ROCHESTER – The Mayo Clinic took one step closer to the brave new world of cancer treatments Tuesday but also strode squarely into a national debate over the spiraling cost of high-tech medical marvels.
The clinic unveiled a massive new building housing its proton beam therapy center, which will allow Mayo’s radiation oncologists to zap cancerous tumors with greater precision. Many researchers say the new therapy, projected to come online at Mayo in 2015, is an important tool to avoid the side effects of standard X-ray therapy in children with cancer and in adults who have tumors close to important structures like the spinal cord.
But the machines are so expensive that some medical centers have turned the beams on more routine and more common tumors, such as prostate cancer, to help pay for them. Mayo is building two proton therapy centers — one in Rochester and another at its campus in Arizona — at a cost of $380 million.
Exhibit A in what’s wrong
The two facilities were cited as “Exhibit A” in what’s wrong with American health care by Dr. Ezekiel J. Emanuel, chair of the University of Pennsylvania’s Department of Medical Ethics & Health Policy and a prominent health care commentator, in a 2012 column in the New York Times. Emanuel said there is no convincing evidence that proton beam therapy works better than cheaper treatments for more common cancers.
Dr. John Noseworthy, president and CEO of Mayo Clinic, responded in a letter saying the clinic built the facilities with its own money and philanthropic gifts to develop therapies that will provide more effective treatment without having to send patients outside of the Midwest. Mayo expects the Rochester center will treat about 1,200 patients a year.
The National Association for Proton Therapy says there are 14 operational proton centers and a dozen more in development.
Dr. Robert Foote, chair of Mayo’s radiation oncology department, said the clinic currently refers many people to centers in Massachusetts, Texas and Florida. But the therapy often takes a couple of months, and not everyone can afford to leave home for that long. Foote said his department sees 3,500 to 4,000 patients a year. “There’s a real need for proton beam therapy,” he said.
The centerpiece of Mayo’s center, called a Synchrotron, lies below ground in the Richard O. Jacobson Building, behind walls that are 8 feet thick. The blocklong building is named after an Iowa trucking, warehousing and packaging magnate who donated $100 million toward its construction.
The machine, built by Hitachi Ltd., creates a proton beam by splitting electrons away from hydrogen atoms. The protons are then accelerated using four 16-ton magnets up to about 60 percent of the speed of light, said Michael Herman, chair of Mayo’s division of medical physics.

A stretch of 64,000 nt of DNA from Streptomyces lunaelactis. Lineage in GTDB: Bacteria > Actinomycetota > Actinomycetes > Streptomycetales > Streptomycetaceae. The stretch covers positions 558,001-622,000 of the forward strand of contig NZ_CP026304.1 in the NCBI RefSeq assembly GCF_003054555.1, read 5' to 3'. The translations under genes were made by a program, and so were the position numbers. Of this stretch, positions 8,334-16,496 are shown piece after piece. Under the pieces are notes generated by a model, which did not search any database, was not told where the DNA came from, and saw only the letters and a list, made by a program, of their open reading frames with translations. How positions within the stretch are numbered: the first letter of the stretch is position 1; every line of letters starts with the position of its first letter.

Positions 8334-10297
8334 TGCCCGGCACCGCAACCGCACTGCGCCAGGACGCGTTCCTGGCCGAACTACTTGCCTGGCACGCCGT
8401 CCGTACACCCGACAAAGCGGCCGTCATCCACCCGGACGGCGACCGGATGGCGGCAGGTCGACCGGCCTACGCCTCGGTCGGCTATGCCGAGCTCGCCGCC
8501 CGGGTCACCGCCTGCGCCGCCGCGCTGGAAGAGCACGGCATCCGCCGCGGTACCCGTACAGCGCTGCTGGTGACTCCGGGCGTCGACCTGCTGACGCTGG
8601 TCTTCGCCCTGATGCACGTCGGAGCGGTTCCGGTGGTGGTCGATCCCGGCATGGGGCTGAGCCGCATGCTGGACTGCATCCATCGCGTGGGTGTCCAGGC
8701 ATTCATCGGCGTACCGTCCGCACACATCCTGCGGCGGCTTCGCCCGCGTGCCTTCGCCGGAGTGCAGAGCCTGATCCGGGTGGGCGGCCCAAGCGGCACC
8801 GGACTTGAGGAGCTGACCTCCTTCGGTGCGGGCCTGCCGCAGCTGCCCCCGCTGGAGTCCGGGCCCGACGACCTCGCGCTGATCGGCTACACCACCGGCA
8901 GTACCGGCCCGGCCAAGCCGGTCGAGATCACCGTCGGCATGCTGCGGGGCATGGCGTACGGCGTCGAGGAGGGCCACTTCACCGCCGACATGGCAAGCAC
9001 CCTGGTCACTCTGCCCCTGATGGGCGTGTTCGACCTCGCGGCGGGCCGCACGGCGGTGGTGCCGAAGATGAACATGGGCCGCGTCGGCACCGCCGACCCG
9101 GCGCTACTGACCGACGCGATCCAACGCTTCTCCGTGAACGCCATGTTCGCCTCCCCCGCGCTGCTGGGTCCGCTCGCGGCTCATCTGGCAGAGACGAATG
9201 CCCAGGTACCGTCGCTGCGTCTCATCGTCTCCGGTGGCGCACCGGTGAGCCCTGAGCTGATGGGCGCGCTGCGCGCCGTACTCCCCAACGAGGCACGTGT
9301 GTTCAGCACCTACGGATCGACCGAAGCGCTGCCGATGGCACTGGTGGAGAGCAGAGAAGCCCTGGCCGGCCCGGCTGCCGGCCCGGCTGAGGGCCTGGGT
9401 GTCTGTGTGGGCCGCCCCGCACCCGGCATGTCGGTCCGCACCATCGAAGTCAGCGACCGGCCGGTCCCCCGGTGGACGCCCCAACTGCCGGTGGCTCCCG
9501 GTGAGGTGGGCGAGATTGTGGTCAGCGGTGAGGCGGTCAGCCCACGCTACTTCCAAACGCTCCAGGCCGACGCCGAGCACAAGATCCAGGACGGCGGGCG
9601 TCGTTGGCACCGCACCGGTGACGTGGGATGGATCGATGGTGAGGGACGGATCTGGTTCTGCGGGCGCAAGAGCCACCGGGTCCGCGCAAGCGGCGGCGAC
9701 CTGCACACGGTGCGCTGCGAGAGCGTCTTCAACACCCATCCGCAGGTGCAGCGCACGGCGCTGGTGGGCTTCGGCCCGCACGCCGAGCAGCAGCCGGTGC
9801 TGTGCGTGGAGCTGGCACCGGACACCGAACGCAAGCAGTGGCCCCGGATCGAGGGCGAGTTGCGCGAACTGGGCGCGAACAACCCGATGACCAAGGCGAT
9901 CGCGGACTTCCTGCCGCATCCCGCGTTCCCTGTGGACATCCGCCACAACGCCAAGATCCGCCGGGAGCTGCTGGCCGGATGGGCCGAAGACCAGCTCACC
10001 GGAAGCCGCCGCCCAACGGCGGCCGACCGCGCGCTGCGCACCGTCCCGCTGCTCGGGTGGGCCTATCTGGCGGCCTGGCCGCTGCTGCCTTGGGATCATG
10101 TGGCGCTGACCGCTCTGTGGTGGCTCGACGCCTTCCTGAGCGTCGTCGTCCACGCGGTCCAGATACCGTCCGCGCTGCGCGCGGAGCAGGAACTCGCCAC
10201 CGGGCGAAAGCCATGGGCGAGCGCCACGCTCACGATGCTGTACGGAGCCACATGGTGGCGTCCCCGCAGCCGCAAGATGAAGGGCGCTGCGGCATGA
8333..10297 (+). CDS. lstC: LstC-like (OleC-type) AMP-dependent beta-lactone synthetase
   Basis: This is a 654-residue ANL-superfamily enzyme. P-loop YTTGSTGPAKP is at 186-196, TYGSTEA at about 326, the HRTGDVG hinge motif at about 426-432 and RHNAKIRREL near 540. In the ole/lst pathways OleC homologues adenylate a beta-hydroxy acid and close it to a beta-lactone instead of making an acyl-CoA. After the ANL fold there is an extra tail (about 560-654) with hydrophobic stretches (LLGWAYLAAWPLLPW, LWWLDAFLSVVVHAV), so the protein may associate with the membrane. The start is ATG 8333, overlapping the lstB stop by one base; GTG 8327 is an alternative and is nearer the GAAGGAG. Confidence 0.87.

The protons are fired down a tube that runs about the length of a football field. Along the way, more giant magnets bend the beam into one of four treatment rooms at a time. A 120-ton gantry hanging from the wall receives the beam and can be directed by radiation therapists, working in another room, at tumors inside the patient.
Painting tumor with radiation
The pencil-thin beam — the smallest of its type in the world — allows therapists to precisely “paint” a tumor with deadly radiation, killing the cells but not the surrounding tissue. Proton beam energy stops where it’s directed and does not exit the patient.
In contrast, X-ray therapy blasts tumors in a shotgun-like pattern, damaging surrounding tissue as well. It also passes through the body.
Proton therapy costs about 70 percent more than X-ray therapy, according to a 2012 study in the Journal of the National Cancer Institute. The study, using Medicare payment data for men treated for prostate cancer between 2008 and 2009, found modest advantages to proton therapy six months after surgery but no significant difference in postoperative side effects a year after surgery.
The lead author, Dr. James Yu, a radiation oncologist at Yale University, said Tuesday that he and his colleagues aren’t trashing proton therapy. “It would really be nice to have more comparative clinical data, is all we were trying to say,” Yu said. “It may be that truly transformative technologies are rolled out before we know 100 percent what to do with them.”
Under insurers’ scrutiny
Meantime, insurers are looking harder at proton therapy. Blue Shield of California cited the Yale study as the last straw in announcing last August that it would no longer pay for proton therapy in early-stage prostate treatments. Dr. Marcus Thygeson, a physician and chief health officer of the insurer, told the Los Angeles Times that expensive technologies were driving up the cost of health care when there’s no evidence of improved outcomes.
Minnesota’s largest insurer, Blue Cross and Blue Shield, said Tuesday that proton therapy is currently covered for treatment of localized prostate cancer and a few other clinical situations. But that may change. “We do want to point out that the National Comprehensive Cancer Network for Prostate Cancer currently takes the position that proton therapy is not recommended for routine use,” the insurer said.
Foote said the Yale study was limited by its use of Medicare data. “They don’t have real outcomes data. They just have bills,” he said.
The Yale study, he said, failed to consider the cost of treating secondary cancers that emerge sometimes years after surgery. Massachusetts General Hospital, which has had a proton therapy program for decades, found that proton beam therapy dramatically reduces the risk of radiation-induced cancers, Foote said.
“It does cost more to treat with radiation therapy,” Foote said. “We want to try to figure out what patients benefit, and where is it cost-effective.”